I began turning the winter rye under today–it requires a full two weeks of wait time before planting after you turn it under. I’ll work to turn all of it under in the next few weeks–this is a laborious job and one that could be done with petrochemicals, but after the rather lazy winter months, I don’t mind the hard work :). I also like to add some brown matter to the soil to help the bacteria break down the rye–I added some composted leaves (leaf mulch) as I turned. A simple garden fork does this work beautifully (much better than a shovel, which I used to use before I discovered the fork).
Peas germinate at 40 degrees or higher and don’t mind cold soils. I used the garden fork to aerate the garden bed, and reduce soil compaction. I just stuck it into the bed and tilted it a bit to loosen the soil. Then I planted my first succession of peas (Early Alaska, saved from last year) and will plant another succession every two weeks for the next 6 weeks. This will ensure a continual harvest into the early summer. You can see my homemade trellises here as well (they move easily enough to the new bed).
I checked on the garlic I planted in the fall. No sign of sprouting yet!
The last thing I did today was make a new, large compost pile. I had the pile started in the fall, but I pulled out all of the food waste I had stored in my tumbler over the winter, added it to the big pile, and added several layers of leaves, some of the old straw from the garden, etc. The pile is now almost 5′ high and 8′ wide and 4′ long, so it should break down nicely as the weather warms.
To conclude this post, I wanted to share a few more of the things that I’m planning on doing more this year:
- Bees! Perhaps the most important news is that this year I am going to be a beekeeper for the first time :). I have the hives, the bees ordered, and the rest of my supplies (suit, foundation, etc) are on their way! I’ve read every book on the subject I can find, joined a beekeeping association, found a bee mentor, have a friend who wants to learn as well, and feel I’m as ready as I’ll ever be. I’ll have a blog post (or three) on the bees soon.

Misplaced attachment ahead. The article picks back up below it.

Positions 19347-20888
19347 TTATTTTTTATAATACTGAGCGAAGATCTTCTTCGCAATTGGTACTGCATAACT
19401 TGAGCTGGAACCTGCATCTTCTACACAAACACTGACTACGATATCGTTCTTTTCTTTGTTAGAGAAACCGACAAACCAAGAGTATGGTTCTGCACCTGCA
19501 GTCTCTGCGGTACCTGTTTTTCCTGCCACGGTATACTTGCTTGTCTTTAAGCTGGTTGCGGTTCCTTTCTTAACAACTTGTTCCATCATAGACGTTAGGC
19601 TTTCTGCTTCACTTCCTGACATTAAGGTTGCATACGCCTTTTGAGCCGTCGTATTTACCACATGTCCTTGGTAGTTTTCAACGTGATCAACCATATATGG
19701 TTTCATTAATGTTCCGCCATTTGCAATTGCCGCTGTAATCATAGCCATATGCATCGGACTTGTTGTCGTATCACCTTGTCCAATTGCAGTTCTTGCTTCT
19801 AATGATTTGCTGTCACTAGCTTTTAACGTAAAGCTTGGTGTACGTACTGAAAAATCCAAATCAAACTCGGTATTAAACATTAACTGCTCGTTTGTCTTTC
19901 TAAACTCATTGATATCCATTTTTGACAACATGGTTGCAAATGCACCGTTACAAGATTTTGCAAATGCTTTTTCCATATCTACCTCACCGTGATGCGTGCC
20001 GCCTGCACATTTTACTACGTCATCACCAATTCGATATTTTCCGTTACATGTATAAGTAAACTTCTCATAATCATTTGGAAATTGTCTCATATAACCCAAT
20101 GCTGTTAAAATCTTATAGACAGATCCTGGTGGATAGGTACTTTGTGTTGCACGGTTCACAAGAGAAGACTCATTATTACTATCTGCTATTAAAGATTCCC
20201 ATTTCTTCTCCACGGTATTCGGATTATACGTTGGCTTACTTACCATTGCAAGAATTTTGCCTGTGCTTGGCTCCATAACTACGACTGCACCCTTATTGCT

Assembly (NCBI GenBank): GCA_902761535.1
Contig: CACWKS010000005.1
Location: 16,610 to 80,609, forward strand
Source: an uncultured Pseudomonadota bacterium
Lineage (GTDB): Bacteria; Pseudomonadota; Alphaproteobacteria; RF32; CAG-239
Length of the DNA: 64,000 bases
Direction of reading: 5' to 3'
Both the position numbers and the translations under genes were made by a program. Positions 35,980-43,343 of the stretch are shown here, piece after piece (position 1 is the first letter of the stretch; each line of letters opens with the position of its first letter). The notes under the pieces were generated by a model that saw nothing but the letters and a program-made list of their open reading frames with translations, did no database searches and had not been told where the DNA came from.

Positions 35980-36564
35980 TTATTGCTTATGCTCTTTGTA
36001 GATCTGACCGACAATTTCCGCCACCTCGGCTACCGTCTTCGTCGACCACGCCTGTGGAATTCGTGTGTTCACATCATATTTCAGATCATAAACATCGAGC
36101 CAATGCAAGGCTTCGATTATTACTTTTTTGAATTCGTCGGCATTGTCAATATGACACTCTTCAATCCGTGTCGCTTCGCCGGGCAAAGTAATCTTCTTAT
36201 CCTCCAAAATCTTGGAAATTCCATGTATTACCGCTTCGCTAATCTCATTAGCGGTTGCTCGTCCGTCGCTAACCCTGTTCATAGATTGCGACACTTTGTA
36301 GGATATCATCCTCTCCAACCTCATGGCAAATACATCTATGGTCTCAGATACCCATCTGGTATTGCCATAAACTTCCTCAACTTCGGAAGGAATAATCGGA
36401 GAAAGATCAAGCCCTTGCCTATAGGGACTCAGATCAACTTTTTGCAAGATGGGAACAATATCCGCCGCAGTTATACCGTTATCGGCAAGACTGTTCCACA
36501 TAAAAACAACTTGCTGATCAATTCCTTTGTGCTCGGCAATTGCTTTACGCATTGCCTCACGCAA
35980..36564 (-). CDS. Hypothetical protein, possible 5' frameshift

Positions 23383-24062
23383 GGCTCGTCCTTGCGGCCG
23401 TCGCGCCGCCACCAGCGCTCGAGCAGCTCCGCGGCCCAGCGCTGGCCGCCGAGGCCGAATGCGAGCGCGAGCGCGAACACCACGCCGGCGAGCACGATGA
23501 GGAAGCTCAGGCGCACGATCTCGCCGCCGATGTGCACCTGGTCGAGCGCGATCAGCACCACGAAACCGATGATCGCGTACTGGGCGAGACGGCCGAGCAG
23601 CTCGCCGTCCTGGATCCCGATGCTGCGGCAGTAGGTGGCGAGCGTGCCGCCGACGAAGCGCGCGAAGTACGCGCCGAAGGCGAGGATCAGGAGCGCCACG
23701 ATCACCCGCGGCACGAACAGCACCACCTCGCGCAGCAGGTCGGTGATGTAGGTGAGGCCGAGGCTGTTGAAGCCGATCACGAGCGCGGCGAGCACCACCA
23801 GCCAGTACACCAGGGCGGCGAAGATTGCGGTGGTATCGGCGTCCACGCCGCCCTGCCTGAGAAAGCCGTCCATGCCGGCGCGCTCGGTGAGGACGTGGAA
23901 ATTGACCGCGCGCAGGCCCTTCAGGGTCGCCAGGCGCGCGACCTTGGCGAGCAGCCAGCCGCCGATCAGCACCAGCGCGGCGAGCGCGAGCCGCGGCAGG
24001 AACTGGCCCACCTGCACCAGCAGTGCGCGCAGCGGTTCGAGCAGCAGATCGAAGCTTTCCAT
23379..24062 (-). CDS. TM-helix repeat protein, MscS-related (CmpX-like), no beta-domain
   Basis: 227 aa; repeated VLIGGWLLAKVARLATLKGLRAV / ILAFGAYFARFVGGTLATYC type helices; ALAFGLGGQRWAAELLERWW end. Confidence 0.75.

- Garden expansion: I’m adding about 700 square feet of growing space (plus pathways, etc) to the garden this year to accommodate new vegetable and plant varieties. In the fall, I added in numerous additional herb gardens in the front yard, and have seeds started for many new herbs. The big job here will be fencing, and since fencing has been a struggle, I will share some of my experiences!
- Herbalism course. I’m starting Jim McDonald’s four season herbal intensive course this upcoming weekend–expect even more posts on herbalism in the coming months.
- Fermentation and foods: I plan to make my own miso, make more dandelion wine, make other kinds of krauts and fermented foods, and share those processes with you this year.
- Sacred Trees: I’ll keep posting regularly on my research on sacred trees native/naturalized to the Midwest/Great Lakes area. I think this is important work, and I am certainly learning a lot more about the trees as part of this series.
- And lots more! I expect to engage in more natural building, foraging, and many other wonderful sustainable and spiritual activities this year–and I’m excited to share them with you.
I also have some very tragic news on the homesteading front.
- Chooks. In late December, when I was out of town for the holidays, all of my hens passed on to their next life; they made a good meal or two for a hungry raccoon. My beloved rooster, Anasazi, did survive (he has many lives, clearly) and is living at a friend’s house till I can raise more hens. This was a combination of an ice storm, insecure living arrangement, loss of electricity, impassible roads, and a bunch of other things. I have mourned their loss and miss them terribly. But, I look forward to new hens later this year.
I hope that everyone has a wonderful spring–I’d love to hear about how you are enjoying the warmer weather and melting snows and what plans you have for projects this year.